About RAS


The Royal Asiatic Society was founded in 1823 by Sanskrit scholar Henry Colebrooke and a group of likeminded individuals. It received its Royal Charter from King George IV in the same year ‘for the investigation of subjects connected with and for the encouragement of science, literature and the arts in relation to Asia’.

Throughout the course of the Society’s history, many distinguished scholars have contributed to its work, including Sir Richard Burton (1821-90) the explorer and first translator of ‘The Arabian Nights’ and ‘Kama Sutra’, and Sir Aurel Stein (1862-1943) the renowned archaeologist and Silk Road explorer. The Society is based in London, with affiliate branches operating in India (Bangalore, Bihar, Mumbai, Calcutta, and Chennai), Sri Lanka, China (Hong Kong, Shanghai, and Beijing), Japan, Korea and Malaysia.


In 1857 a small group of British and Americans seeking intellectual engagement in a city dedicated to commerce established the Shanghai Literary and Scientific Society. Within a year the organisation was granted affiliation with the Royal Asiatic Society of Great Britain and Ireland, and the North China Branch of the Royal Asiatic Society (NCBRAS) was born.

The Society fell into decline following the death of the Society’s first inspirational American president, the Rev. Elijah C. Bridgman in 1861. However Sir Harry Parkes, British Consul, successfully resurrected it in 1864. The Society’s intent was to investigate subjects connected with China and surrounding nations, to publish papers in a Journal and to establish a library and a museum. The Society’s first journal, which was to have a life span of 90 years, appeared in 1858.




The Society’s building contained a reading room, library and lecture hall on the ground floor. In 1874 the second floor was opened as a museum with its prime exhibits being stuffed birds mostly shot and donated by local Shanghai sportsmen. The road where the building was located was renamed Museum Road in 1886.

Shanghai’s public was again called upon in 1930 when the old building was condemned and demolished. The fundraising for a new headquarters was led by Arthur de Carle Sowerby and George Leopold Wilson. The major individual benefactor was Dr. Wu Lien-the, head of the Chinese Government Quarantine Service. Although enough funds were secured, the effects of the Depression and Sino-Japanese hostilities resulted in delays and in considerable debt after it opened in building to house its library. The RAS continued its work in difficult straits for a few years after the war, but acknowledged that these were its ‘twilight’ years. The Society ceased to function in 1952.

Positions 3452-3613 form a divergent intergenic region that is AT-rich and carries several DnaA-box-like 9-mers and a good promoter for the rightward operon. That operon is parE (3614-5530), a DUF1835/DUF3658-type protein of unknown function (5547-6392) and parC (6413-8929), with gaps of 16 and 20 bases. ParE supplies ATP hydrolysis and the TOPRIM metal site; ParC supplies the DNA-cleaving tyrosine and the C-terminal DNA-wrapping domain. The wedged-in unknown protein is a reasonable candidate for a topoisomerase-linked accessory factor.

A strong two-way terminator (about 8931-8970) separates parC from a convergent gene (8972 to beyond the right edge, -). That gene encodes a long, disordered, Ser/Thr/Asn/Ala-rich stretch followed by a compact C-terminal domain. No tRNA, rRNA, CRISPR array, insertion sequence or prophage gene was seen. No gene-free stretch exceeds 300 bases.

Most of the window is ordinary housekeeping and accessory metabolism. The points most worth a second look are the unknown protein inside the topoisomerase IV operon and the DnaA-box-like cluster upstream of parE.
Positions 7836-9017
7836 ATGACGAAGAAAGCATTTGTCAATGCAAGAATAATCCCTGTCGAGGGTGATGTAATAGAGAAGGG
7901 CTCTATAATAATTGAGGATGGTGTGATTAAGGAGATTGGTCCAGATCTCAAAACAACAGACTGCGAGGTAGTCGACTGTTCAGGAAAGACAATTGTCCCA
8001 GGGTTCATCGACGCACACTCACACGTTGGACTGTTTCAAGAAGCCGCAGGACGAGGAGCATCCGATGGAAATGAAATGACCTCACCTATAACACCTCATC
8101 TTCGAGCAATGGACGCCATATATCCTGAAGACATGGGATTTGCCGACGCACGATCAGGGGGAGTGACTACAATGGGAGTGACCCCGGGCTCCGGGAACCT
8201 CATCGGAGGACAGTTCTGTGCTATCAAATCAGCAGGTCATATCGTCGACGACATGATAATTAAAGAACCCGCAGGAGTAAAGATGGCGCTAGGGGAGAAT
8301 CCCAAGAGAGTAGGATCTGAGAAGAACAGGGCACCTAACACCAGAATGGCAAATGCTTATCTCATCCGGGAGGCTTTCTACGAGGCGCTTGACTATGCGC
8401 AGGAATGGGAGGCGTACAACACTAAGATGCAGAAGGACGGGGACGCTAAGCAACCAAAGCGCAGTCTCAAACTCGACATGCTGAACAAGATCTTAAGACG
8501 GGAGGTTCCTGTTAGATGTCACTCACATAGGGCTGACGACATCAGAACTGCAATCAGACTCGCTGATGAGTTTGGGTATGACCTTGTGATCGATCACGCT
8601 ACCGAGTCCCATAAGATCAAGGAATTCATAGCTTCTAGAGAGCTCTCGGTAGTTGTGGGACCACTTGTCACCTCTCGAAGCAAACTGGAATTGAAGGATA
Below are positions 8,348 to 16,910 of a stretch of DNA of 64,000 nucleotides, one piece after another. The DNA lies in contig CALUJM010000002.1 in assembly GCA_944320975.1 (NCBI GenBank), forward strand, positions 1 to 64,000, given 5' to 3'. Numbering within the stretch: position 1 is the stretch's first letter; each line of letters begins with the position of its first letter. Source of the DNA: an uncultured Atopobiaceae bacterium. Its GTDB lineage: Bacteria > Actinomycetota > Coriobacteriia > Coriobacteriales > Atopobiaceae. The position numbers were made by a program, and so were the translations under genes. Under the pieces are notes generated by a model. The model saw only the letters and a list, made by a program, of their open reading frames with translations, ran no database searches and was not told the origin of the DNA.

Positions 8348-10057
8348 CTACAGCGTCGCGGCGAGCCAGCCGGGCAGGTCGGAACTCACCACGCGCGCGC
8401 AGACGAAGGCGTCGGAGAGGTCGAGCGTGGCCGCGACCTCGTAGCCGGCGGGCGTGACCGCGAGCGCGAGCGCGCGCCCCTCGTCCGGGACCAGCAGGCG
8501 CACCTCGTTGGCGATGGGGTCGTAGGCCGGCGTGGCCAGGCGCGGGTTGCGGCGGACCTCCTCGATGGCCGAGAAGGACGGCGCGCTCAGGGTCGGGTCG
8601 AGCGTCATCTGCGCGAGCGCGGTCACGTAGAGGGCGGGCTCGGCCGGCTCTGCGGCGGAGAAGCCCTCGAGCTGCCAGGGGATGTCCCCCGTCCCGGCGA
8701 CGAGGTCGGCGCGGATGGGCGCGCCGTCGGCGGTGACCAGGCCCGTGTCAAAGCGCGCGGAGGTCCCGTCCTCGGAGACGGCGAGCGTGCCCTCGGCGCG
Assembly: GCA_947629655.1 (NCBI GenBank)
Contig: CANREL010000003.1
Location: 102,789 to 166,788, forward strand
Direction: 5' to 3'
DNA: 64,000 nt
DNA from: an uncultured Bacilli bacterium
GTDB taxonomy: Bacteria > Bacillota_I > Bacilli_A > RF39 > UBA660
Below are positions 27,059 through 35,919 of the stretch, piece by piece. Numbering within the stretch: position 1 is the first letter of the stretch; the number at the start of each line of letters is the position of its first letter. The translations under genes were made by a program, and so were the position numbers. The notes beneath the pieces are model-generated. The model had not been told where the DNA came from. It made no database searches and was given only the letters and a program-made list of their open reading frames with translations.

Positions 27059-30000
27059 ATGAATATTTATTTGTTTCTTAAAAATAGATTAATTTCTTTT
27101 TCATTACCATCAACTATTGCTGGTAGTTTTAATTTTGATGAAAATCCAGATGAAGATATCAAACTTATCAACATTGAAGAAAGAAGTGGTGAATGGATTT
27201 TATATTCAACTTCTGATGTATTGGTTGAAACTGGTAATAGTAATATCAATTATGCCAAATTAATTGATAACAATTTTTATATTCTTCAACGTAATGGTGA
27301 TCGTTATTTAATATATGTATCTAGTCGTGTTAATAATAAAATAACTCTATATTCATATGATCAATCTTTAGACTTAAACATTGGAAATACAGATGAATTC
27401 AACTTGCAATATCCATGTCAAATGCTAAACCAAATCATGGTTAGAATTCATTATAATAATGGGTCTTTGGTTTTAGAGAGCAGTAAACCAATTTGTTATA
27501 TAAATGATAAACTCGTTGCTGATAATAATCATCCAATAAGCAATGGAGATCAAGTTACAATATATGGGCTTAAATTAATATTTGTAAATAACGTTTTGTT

The RAS returned to China in 2006 when a branch was established in Hangzhou. Its activities were transferred to Shanghai in early 2007 and in September that year under the name of The RAS China in Shanghai it formally reconvened the activities of the North China Branch of the RAS. The Society is very aware of the need to build upon its tradition and to embrace the challenges and opportunities to develop its activities and interests for a wide audience today.

Apart from offering a broad range of talks and events the Society has resurrected its journal and has established a new library for the benefit of our members, scholars and the public.

The Constitution of the RAS China in Shanghai is available here.


Tug logo




Our logo was adopted from one of a pair lions carved in granite that sit on top of the former NCBRAS Building in Shanghai. The building’s architect, George Leopold Wilson (1880-1967), who was affectionately known as ‘Tug’ Wilson, was senior partner of Palmer and Turner architects. As a member of the RAS Council, he spearheaded the campaign to raise funds for the building.

Many of his architectural masterpieces still stand today, including the former HSBC premises and the Cathay Hotel on the Bund. Our lion honours Tug and his important contribution to the development of the city and to the enrichment of its cultural and civic life.


Through our diverse lecture series, focus groups, library facility and publications, RAS Shanghai provides a forum for the development and expression of interests and expertise from within the local community, and from around the globe, to inspire and to enrich cultural life in Asia’s most dynamic metropolis (and beyond).